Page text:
What are Digital Marketing KPIs?
At Workshop Digital, we aim to hold ourselves accountable for the work we do. For us, this means setting forward-looking KPIs that we actively work toward accomplishing. These KPIs, or Key Performance Indicators, provide us and our clients an up-to-date indication of how effectively we are achieving our goal throughout the year. Not only is this an awesome value-add for our clients, but it helps prevent complacency as analysts aim to accomplish or exceed the goal they set for themselves.
In this article, you’ll learn what digital marketing KPIs are and important considerations to keep in mind when setting KPI targets. You’ll also be able to put your knowledge to the test with our very own KPI Setter, designed to help you set realistic goals.
Despite its benefits, setting and accomplishing a year long goal can be pretty stressful. It’s important to take your time and consider all of the possibilities that could occur throughout the year that may impact your site’s performance. Weighing out the possibilities of many different changes and events means that when it’s time to actually set a goal, it will be realistic, attainable, and won’t sandbag the site. When we set goals, we try to consider how much we will actually be able to grow the client's digital presence. We don’t set low goals just so we can impress the client with our ability to hit a target; instead, we aim to set high, yet achievable, goals that require strategic execution to achieve.
In other words, we don’t just set an arbitrary goal of a 15% increase in sessions because we’ve seen that increase historically and assume we’ll hit it. Instead, we carefully evaluate the following to set a goal that accurately reflects the state of the site and market:
- Past performance
- Breadth of work done to the site
- Average, historic growth on the site
- Anticipated changes to the business and site
- Anticipated level of competition in their market
- Available resources and ability to contribute
This may result in a reach goal and if so, we acknowledge that it’s a stretch but one we believe is still accomplishable. This can be tricky at times; setting a goal with a client for a 30% increase in sessions and reaching “only” a 25% increase can give the impression that our tactics were not successful despite the fact that the site still saw a 25% growth. This can quickly spiral into a deeper conversation about how to talk about KPIs and set proper expectations with a client, but the takeaway in this particular situation is to aim to set a reach KPI that is attainable over one that is comfortable just for the sake of hitting it.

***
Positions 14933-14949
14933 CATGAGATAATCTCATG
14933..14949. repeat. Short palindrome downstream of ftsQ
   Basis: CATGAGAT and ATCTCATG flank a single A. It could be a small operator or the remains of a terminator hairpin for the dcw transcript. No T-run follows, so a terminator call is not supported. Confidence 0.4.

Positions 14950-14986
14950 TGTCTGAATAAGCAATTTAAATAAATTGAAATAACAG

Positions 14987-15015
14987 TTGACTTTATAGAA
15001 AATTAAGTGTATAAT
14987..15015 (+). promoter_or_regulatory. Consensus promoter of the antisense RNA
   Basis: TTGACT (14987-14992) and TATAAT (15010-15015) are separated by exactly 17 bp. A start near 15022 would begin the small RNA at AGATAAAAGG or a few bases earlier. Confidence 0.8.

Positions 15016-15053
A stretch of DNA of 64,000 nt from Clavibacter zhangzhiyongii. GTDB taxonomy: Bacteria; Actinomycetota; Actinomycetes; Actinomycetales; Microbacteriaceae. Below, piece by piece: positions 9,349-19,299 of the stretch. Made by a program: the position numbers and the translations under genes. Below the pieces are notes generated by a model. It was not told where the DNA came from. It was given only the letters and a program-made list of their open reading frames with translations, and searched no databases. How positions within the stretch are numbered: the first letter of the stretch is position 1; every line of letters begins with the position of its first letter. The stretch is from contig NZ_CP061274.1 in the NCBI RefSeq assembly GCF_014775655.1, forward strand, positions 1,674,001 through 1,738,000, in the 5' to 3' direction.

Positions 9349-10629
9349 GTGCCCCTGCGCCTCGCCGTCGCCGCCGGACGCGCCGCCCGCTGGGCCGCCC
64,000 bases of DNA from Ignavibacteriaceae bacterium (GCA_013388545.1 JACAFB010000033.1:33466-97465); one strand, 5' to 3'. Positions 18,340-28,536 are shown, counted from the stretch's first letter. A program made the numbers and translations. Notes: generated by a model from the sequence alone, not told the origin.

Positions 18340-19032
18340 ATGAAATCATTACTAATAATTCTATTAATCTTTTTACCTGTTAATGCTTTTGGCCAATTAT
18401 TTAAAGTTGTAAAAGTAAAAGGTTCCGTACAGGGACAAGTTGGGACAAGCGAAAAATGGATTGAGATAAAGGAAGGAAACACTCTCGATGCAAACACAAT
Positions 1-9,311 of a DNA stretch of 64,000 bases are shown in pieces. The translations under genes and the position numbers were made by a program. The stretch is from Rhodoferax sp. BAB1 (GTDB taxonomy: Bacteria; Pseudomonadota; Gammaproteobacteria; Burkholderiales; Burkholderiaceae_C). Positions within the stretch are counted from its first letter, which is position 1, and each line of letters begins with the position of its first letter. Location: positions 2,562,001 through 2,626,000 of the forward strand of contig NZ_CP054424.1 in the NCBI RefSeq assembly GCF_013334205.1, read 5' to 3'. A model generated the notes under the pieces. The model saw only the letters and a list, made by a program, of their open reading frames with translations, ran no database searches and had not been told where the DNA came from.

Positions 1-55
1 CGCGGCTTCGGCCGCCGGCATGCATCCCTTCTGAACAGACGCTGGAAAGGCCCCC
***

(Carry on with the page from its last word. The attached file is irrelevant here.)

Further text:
Types of Key Performance Indicators for Digital Marketing
When setting a KPI, you should first speak to your client about the metrics that actually have an impact on their business. It sounds great to set a goal like ‘Increasing Total Sessions,’ but it may not exactly benefit your client’s bottom line to have an increase in traffic to the site overall instead of views of a specific section of pages. For this reason, we encourage setting specific KPI goals, such as ‘Increasing Sessions from a Target Geography’ or ‘Increasing Product Page Views,’ or even a a more simple goal like, ‘Increase Blog Entrances.’ Setting clearly defined goals like these also help influence your overall strategy, allowing you to cut out the cruft and focus on what’s actually important to your client and their business.
Typical KPI Options
Generally, when setting a KPI for a client we like to stick to one of the following metric options:
1) Sessions: This could simply be an increase in total sessions, or something more customized such as an increase in sessions from a particular geographical area, like the state or city that your client’s business operates in.
2) Cost Per Click: Setting a CPC KPI is sensible, as it accomplishes what the client wants (more clicks for less money) while showcasing your ability to effectively spend their money. Being able to reach a lower CPC and still maintain or expand the reach of a campaign is a success that should be shared with your client.